Two men convicted of fatally stabbing a man during a robbery on January 20, 2017 were on Wednesday sentenced to life imprisonment by High Court Judge Sandil Kissoon.
Sentenced to life with the possibility of parole after 15 years are Akeem Haymer, called ‘Curry’, and Affiba Yenkana, called ‘Dugla’. Their trial for the murder of Leopold Street, Werk-en-Rust Georgetown mason 43-year-old Rawle Rodrigues had commenced at the Demerara High Court.
However, on Wednesday, the two-murder accused opted to plead guilty to the lesser offence of manslaughter. As a result, Justice Kissoon directed the jury to return a not guilty verdict for both of them on the murder charge, and a guilty verdict on the lesser count.
Reports are that on January 20, 2017, Rodrigues was stabbed multiple times to his chest by three men at the route 32 minibus park in Georgetown. It was previously reported that the men had trailed Rodrigues from a nearby bar, where he was seen consuming alcohol.
Following their guilty pleas, there was a sentencing hearing. In a plea of mitigation on behalf of Yenkana, Attorney-at-law Rachael Bakker told the court that her client has “expressed profound remorse” for his actions.
Meanwhile, Haymer’s lawyer Lawrence Harris, in his address, said his client “made a mistake” for which he is very remorseful. “I would hope that the prison system would put something in place so that he could be properly rehabilitated,” the lawyer noted. Both Yenkana and Haymer appeared in court via Zoom.
Asked by Justice Kissoon if he had anything to say before sentence was passed, Yenkana expressed, “I am really sorry how this thing happen. Like I don’t know what more to say right now. I am really sorry about what the deceased’s family has to go through right now.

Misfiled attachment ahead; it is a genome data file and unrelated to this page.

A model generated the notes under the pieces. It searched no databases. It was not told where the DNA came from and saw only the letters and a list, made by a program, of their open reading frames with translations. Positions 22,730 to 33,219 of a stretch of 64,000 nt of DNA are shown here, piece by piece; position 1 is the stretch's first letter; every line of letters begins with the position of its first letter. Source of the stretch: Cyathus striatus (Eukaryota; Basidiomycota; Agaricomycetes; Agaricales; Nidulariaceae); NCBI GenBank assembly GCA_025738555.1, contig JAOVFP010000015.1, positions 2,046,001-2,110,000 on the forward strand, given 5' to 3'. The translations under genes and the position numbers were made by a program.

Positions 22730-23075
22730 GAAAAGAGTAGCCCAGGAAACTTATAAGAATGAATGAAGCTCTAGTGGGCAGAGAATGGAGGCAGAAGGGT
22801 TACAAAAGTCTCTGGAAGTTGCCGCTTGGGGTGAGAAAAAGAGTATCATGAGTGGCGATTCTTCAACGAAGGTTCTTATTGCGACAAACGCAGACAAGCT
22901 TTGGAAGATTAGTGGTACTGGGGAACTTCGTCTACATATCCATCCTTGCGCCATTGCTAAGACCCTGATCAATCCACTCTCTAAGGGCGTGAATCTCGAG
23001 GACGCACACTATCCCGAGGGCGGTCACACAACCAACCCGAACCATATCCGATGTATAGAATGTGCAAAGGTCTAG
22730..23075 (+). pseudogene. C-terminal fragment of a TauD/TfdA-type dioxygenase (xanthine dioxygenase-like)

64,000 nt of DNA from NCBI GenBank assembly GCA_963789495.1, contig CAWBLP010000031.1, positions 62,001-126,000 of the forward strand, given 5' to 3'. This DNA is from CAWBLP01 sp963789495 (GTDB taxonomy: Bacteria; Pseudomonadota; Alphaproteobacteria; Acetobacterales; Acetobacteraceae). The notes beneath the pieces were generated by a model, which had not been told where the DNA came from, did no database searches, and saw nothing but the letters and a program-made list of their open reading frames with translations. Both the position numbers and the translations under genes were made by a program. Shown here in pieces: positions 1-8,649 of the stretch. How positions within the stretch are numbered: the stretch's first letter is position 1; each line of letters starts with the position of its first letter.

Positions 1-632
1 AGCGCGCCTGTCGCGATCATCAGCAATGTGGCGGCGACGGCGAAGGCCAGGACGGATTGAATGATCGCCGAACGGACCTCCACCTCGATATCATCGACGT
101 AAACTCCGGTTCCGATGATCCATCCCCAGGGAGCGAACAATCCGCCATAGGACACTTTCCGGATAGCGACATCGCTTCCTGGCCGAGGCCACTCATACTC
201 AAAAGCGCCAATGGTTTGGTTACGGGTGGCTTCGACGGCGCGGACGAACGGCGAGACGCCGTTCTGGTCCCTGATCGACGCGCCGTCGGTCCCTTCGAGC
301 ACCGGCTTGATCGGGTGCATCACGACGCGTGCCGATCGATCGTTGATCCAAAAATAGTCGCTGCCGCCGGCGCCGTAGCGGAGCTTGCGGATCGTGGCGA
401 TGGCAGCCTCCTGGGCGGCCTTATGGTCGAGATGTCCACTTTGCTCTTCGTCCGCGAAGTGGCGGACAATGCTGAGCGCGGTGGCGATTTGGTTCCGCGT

“I am sorry how things happen. This is the first time this happened, and it won’t happen again. I am begging the family for mercy. I am begging them to be lenient with me. I am begging the whole court to see with me. I didn’t waste the court’s time,” Haymer said.
The High Court Judge, in his sentencing remarks, highlighted that even though Yenkana and Haymer were previously convicted and sentenced to imprisonment on armed robbery and larceny charges, they have still elected to resort to a life of crime.
Importantly, he pointed out that the young men have demonstrated a reluctance and unwillingness to reform.
Notwithstanding this, the High Court Judge further pointed out that they have turned to a practice of crime, of preying upon citizens and committing robbery with violence. “This you have established as your chosen occupation,” Justice Kissoon said to the duo.
According to him, they committed the offence at a time when citizens were returning to their homes from a hard day of work.
The Judge added that it is regrettable the frequency and prevalence with which members of society are subjected to violent robberies within the city daily. He noted that murder committed during the course/furtherance of a robbery is among the offences that continue to attract the death penalty.
Given the prevalence of murders and robberies in society, he stressed, the sentence imposed by the court must be one of sufficient deterrent effect to contain those who may have like or similar intentions.
In the end, the two confessed killers were both sentenced to life.
Justice Kissoon had initially set their eligibility for parole at 20 years. However, after crediting them for time they spent in pre-trial custody it was reduced to 15 years.